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How to encounter strangers regularly without attempting to kill them


Andrew 0:00

Hey everybody, we just want to let you know we had some technical issues at the end of this episode and audio quality changes a little bit and want to apologize for the drop off and quality will get better next episode. Thanks for listening this is reposted


Every morning, Larry and I dig into a footwear idea that has caught our eye. Our hope is that our chat inspires you to never stop thinking and possibly challenges you in a new way. If you'd like to help support the show, please visit patreon.com slash reposted. Thank you for stopping by.


Larry 0:38

Mr. Keller. I don't know if you know this about me. But one of my favorite old guy authors is a UCLA professor named Jared Diamond. He's written such hits as guns, germs and steel, the fates of human societies and collapse how society choose to fail or succeed. Our quote today comes from one doctor diamond, who said, with the rise of chiefdoms around 7500 years ago, people had to learn for the first time in history, how to encounter strangers regularly without attempting to kill them. I thought this guy was sort of interesting in that I feel I'm not a medical doctor, but this vaccines gonna kind of slowly roll out, we're not going to get it all at once that everyone will be cured, you're going to have to some degree, kind of figure out who you're going to want to be around. According ish to what do you think they're healthy or not? First of all, your thoughts on that?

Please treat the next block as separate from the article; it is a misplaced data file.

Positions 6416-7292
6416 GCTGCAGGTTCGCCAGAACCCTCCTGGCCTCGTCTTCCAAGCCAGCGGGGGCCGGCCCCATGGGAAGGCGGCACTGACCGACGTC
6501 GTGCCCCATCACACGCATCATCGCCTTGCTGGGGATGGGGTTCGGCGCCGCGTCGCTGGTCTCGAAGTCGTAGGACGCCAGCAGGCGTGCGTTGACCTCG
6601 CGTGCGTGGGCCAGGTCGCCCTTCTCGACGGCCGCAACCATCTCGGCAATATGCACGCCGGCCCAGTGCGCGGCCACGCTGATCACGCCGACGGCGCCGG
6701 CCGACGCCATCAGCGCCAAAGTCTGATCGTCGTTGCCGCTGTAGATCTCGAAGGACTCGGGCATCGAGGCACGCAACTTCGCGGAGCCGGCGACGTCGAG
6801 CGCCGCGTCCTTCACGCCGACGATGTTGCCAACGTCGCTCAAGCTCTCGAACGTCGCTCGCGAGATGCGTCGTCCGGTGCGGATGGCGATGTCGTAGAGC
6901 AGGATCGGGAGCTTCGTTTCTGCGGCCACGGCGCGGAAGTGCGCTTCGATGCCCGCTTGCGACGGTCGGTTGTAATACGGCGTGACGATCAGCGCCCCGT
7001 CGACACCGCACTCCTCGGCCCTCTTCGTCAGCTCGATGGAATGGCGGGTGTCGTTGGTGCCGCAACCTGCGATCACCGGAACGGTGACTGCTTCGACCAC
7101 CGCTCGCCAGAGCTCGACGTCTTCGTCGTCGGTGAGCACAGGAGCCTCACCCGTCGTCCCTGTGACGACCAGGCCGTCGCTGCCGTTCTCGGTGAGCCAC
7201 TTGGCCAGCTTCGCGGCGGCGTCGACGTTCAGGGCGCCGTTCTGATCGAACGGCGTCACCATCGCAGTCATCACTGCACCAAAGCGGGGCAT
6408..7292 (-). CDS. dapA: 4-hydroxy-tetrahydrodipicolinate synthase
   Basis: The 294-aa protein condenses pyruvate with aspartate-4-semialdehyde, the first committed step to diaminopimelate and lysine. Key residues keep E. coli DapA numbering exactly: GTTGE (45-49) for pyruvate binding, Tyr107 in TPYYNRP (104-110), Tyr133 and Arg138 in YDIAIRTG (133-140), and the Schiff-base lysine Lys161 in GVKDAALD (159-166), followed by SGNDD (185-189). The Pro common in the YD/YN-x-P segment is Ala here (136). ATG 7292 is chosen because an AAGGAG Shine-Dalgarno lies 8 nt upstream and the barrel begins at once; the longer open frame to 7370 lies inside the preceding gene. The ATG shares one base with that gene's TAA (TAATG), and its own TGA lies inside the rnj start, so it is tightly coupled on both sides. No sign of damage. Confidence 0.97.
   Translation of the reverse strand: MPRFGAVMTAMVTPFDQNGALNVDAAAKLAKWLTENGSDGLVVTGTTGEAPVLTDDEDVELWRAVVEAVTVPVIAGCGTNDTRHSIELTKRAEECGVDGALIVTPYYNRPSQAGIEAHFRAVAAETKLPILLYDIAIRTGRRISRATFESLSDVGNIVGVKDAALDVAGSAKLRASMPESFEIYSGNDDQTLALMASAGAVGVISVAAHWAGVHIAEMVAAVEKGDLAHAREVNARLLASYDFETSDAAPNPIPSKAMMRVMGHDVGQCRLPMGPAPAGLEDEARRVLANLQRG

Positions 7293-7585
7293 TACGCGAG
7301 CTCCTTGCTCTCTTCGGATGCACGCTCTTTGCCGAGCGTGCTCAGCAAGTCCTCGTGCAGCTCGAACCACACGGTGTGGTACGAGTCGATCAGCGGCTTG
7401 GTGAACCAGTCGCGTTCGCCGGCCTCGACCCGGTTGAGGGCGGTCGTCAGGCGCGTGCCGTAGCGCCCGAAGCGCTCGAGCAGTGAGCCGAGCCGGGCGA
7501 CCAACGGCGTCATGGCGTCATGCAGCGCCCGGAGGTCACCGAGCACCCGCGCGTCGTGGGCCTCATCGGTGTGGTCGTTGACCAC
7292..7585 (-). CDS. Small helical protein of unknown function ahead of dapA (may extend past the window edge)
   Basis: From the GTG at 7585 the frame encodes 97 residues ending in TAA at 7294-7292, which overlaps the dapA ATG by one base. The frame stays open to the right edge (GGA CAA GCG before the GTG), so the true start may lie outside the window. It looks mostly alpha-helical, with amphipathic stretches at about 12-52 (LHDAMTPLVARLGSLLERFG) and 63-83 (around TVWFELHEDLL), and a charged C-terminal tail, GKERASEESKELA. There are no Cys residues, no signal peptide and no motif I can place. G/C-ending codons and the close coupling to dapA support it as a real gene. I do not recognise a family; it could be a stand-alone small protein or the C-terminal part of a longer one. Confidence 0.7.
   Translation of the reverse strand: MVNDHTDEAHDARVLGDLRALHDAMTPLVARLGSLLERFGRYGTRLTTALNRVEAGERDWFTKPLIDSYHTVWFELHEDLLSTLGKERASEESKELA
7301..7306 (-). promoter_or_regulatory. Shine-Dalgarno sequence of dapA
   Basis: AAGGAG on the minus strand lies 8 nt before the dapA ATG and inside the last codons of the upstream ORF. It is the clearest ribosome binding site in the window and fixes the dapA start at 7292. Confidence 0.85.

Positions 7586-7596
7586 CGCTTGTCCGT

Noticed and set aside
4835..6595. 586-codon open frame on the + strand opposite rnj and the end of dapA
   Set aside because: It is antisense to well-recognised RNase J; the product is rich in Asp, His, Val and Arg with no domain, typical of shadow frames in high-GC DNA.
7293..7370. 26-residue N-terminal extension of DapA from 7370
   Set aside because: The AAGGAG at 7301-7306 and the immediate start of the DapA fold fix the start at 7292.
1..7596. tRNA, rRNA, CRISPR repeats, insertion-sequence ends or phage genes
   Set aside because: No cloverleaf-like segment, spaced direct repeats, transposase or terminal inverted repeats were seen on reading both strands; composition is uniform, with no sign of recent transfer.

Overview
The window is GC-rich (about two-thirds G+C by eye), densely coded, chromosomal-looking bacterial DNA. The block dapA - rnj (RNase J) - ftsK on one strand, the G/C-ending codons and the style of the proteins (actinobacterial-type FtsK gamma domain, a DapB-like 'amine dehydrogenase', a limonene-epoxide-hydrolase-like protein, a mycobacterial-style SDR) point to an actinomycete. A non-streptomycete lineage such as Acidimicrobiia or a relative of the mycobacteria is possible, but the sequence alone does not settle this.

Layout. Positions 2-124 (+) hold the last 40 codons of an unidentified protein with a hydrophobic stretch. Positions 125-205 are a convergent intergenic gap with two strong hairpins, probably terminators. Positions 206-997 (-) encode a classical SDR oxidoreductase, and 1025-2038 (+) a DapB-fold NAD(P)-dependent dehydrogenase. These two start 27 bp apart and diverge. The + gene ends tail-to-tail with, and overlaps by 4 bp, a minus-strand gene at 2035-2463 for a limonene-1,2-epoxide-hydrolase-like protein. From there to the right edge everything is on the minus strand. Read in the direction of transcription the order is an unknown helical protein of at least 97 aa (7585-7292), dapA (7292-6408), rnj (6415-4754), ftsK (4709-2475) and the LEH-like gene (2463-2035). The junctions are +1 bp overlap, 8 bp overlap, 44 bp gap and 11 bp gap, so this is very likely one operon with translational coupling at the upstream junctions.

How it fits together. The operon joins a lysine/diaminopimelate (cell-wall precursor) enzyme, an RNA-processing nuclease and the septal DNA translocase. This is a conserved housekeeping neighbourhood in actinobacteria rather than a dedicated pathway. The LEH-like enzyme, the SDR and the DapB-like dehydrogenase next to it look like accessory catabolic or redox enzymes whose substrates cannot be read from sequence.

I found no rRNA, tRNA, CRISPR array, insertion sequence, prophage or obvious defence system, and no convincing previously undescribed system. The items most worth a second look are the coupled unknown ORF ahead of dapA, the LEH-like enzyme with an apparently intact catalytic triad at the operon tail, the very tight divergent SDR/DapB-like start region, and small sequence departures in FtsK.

Andrew 1:35

Yeah, I'm, I've been wondering how I'm going to adapt to that or what steps I'm going to take because there's not going to be an all clear flag, you're not going to look the NASCAR analogy, you're not going to get the green flag to go back. I'm kissing strangers on the mouth again. So you're gonna have to take educated, educated, make educated decisions on who you are and interact with. And yeah, I don't I don't necessarily see that. Well, I guess I do see the correlation to this. Anyway,


Larry 2:06

to the original question. Not Yeah, back to the original question. Like, when normal times did you choose to? Are you skeptical of a new person that you meet? Are? Were you very open to, hey, this guy might be an okay person or gal.


Andrew 2:21